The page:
Learning to Lead through Public Service
Mara D’Amico is the Hillary Rodham Clinton Communications Fellow at the Georgetown Institute for Women, Peace and Security. She served as an AmeriCorps VISTA from 2010-2011 at Miami Dade College and as an AmeriCorps Public Ally from 2011-2012 at the University of Miami. She has a Master of Public Service from the Clinton School of Public Service, and a B.S. in International Business from Central Michigan University. Recently, she was awarded a Judith O’Connor Memorial Fund Scholarship from BoardSource which honors emerging nonprofit leaders.
Everyone leads. During my service as an AmeriCorps Public Ally, I came to more fully understand this idea that is so central to the model and core values of that program. For much of my life, I prescribed to the idea that society perpetuates that leadership is a position someone holds—something heroes are suddenly thrust into. That an employee is not a leader until they become a manager or CEO. That a figurehead is a better leader than someone in a strong support role. I believed an individual needed a certain collection of skills and qualities to lead.
Growing up, I always wanted to be the president of student organizations and civic groups so that I could exhibit leadership. I thought leadership meant holding a certain title. But through my two terms in AmeriCorps, I learned how to exhibit strong leadership in any position and at any level. And I learned how meaningful this leadership can be when leading through public service.
My ideas evolved through working within communities as an AmeriCorps member to strengthen that sense of community. It become clearer to me that the woman working two jobs to support her family and still finding time to volunteer at her church can be just as much a leader as the woman who runs for public office. Leadership is about more than being seen as an icon or holding a position; leadership is about holding yourself accountable.
To create the positive communities, businesses and organizations we want to see, we need to be accountable to ourselves and to these institutions. We cannot just say that we want things to change, and then expect others to do the work. Transformative social change requires responsibility, accountability and leadership at all levels.
I had the privilege of serving in two separate AmeriCorps programs—VISTA and Public Allies. During my time as a VISTA, I worked in the Institute for Civic Engagement and Democracy at Miami Dade College, the country’s largest and most diverse higher education institution. I worked directly with students committed to getting an education and creating more opportunities for themselves and their families.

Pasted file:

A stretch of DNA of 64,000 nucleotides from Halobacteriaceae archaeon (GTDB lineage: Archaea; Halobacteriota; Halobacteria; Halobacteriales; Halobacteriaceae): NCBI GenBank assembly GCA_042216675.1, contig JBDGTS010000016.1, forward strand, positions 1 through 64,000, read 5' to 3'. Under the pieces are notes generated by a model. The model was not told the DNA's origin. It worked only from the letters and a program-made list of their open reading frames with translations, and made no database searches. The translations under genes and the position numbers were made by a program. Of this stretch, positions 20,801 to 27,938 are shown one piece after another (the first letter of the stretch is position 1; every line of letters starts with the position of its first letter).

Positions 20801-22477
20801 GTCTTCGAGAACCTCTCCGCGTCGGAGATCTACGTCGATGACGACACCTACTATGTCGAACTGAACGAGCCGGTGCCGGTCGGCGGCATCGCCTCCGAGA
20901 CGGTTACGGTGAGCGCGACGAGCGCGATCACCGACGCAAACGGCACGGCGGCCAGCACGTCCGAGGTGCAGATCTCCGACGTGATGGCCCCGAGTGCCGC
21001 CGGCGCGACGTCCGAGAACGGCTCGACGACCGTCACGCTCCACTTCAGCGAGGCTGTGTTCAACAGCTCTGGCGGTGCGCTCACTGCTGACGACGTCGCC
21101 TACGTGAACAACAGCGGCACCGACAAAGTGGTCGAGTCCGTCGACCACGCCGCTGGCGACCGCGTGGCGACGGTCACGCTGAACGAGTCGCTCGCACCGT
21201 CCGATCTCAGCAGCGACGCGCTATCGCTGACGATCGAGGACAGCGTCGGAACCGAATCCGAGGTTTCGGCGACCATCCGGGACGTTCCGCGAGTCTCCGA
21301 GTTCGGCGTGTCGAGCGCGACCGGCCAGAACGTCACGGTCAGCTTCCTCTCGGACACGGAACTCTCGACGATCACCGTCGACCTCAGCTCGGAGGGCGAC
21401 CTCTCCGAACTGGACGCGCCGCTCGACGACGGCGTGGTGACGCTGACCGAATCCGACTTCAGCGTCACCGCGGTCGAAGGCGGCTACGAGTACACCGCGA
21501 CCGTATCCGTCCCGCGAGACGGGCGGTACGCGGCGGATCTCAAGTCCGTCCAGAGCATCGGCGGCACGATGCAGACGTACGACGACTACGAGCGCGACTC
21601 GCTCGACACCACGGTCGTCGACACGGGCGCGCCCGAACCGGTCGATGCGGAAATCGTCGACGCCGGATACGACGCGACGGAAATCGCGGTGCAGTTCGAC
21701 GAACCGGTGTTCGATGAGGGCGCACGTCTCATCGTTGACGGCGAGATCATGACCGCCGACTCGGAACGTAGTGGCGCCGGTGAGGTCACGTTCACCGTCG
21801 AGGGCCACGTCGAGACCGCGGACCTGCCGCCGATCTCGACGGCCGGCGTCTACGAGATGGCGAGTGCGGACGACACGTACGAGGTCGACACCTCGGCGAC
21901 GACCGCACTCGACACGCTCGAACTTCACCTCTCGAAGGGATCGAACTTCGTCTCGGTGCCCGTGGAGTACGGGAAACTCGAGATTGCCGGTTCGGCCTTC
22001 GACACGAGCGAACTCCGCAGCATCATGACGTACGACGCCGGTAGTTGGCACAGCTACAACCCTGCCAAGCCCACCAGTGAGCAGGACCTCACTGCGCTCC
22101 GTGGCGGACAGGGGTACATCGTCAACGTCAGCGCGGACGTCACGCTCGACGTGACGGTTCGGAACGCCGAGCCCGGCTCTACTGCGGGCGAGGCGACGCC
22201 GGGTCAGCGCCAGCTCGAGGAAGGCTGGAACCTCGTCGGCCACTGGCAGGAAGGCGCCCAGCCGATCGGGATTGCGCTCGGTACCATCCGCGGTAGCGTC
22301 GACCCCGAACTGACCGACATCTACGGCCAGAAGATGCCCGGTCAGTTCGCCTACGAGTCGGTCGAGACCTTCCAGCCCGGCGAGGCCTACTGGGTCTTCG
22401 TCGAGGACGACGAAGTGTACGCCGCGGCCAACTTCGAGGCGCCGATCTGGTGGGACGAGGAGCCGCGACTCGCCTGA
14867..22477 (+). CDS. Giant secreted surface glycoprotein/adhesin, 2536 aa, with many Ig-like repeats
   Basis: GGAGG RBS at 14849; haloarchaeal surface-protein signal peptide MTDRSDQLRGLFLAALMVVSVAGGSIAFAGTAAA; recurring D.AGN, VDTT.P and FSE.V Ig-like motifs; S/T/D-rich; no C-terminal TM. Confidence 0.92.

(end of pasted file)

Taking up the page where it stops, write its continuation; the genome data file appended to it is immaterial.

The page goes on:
As a VISTA, I received poverty-level wages to better understand the financial challenges my students were facing too. My students and VISTA helped me gain some real and honest perspective about the people I serve. In turn, I shared the transformative power of service with my students. I connected them with community organizations, and they began to recognize what they already had to contribute to their communities. They realized they too can and should have a positive impact on their community.
I continued engaging students with their communities in my next AmeriCorps role. As a Public Ally, I served at the University of Miami in the Office of Civic and Community Engagement and the Butler Center for Service and Leadership. I was a liaison between the academic and co-curricular service bodies and determined holistic ways students could engage in the greater Miami community.
The core values of the AmeriCorps Public Allies and the AmeriCorps VISTA programs have greatly shaped my view and practice of leadership. The values of Public Allies are inclusion, asset-based approaches, collaboration, continuous learning, and integrity. Through my AmeriCorps experiences, I learned each day how to be more inclusive and to really value what every person and community can bring to the table. By working from an asset-based mentality, even the most struggling communities can be rich with the resources they need to grow stronger.
This perspective greatly changed the way I address public service and my desire to be an agent of social change. Instead of seeing myself as the sole leader with the strengths and assets to make a community better, I work to coordinate and tap into the assets of others. I empower communities to determine and create their own sustainable solutions. While the nonprofit sector tends to focus on the ways in which it can be the solution to problems in the community, I prefer the bolder, innovative AmeriCorps approach.
As AmeriCorps alums, we commit to a lifetime of service. For me that means a life of leadership through public service—a life of working to find community-based solutions to pervasive social problems, of fostering inclusivity and thoughtfulness, and of operating at the intersection of theory and practice. My time as an AmeriCorps member shaped my ideals, and continues to influence the ways in which I view leadership and public service. If AmeriCorps inspired you to pursue a public service career, I challenge you to take the next step in that journey. Whether it’s getting a Master’s in Public Service, working your way to the top of an organization, or building a movement from the grassroots up, don’t let your current title limit your leadership.